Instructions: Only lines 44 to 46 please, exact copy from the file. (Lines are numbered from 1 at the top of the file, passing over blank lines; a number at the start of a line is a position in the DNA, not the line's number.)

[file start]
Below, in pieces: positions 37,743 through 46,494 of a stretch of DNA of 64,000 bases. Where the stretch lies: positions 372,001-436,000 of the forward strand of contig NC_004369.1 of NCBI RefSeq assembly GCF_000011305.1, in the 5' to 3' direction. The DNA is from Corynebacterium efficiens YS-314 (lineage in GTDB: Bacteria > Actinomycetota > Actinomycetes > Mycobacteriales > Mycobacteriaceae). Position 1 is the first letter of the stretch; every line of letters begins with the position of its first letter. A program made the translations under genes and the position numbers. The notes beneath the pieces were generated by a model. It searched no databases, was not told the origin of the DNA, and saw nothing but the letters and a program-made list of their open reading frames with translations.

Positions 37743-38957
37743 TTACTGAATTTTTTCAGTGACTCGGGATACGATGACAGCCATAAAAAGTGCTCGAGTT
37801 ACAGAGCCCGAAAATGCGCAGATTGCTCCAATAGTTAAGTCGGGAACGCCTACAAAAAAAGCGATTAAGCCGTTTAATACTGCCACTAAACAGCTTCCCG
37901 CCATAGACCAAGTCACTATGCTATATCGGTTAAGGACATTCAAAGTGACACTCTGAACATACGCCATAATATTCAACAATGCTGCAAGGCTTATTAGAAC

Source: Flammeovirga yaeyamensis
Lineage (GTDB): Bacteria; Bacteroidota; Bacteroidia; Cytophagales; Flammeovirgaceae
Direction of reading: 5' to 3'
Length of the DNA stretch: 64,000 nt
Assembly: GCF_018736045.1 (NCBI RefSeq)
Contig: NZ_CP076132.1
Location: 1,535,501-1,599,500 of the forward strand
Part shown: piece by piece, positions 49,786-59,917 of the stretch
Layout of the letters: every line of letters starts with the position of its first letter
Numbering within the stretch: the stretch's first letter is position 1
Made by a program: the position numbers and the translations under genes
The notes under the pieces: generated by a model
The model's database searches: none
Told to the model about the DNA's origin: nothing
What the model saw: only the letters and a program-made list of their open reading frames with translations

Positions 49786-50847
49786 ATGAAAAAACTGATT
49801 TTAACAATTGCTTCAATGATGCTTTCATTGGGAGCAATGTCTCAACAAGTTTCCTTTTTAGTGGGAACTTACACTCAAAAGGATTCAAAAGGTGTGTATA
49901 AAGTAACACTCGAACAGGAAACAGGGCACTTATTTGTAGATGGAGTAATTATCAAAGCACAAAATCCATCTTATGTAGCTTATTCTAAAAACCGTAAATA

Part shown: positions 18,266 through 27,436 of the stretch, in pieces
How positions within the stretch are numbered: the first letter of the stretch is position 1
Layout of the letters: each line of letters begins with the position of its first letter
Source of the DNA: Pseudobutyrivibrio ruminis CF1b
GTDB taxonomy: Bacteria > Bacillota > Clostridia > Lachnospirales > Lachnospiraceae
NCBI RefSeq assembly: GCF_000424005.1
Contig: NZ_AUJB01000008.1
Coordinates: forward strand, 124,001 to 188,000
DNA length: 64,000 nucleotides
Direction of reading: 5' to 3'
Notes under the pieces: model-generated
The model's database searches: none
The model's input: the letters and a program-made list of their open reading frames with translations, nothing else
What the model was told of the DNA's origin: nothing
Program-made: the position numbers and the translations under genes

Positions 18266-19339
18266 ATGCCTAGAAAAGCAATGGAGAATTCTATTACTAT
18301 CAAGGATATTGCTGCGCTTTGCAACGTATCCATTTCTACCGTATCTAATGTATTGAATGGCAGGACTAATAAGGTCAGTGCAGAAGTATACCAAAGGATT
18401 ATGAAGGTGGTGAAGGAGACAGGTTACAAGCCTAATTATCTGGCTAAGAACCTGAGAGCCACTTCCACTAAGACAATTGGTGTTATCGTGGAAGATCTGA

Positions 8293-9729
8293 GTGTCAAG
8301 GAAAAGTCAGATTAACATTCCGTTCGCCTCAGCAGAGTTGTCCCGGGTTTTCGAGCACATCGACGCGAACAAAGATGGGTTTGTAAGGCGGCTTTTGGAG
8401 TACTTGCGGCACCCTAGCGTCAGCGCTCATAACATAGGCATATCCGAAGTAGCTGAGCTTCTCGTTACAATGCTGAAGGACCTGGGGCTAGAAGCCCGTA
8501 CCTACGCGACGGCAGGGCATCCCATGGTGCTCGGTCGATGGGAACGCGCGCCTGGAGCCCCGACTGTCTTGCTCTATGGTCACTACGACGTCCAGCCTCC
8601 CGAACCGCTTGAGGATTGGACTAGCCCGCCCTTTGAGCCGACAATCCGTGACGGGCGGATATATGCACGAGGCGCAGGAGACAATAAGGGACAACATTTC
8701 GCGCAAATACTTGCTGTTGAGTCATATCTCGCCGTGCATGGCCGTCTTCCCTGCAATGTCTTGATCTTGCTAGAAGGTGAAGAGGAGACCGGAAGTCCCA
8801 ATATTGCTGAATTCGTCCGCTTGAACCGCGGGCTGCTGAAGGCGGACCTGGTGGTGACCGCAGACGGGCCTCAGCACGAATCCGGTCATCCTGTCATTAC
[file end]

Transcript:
Positions 8293-9729
8293 GTGTCAAG
8301 GAAAAGTCAGATTAACATTCCGTTCGCCTCAGCAGAGTTGTCCCGGGTTTTCGAGCACATCGACGCGAACAAAGATGGGTTTGTAAGGCGGCTTTTGGAG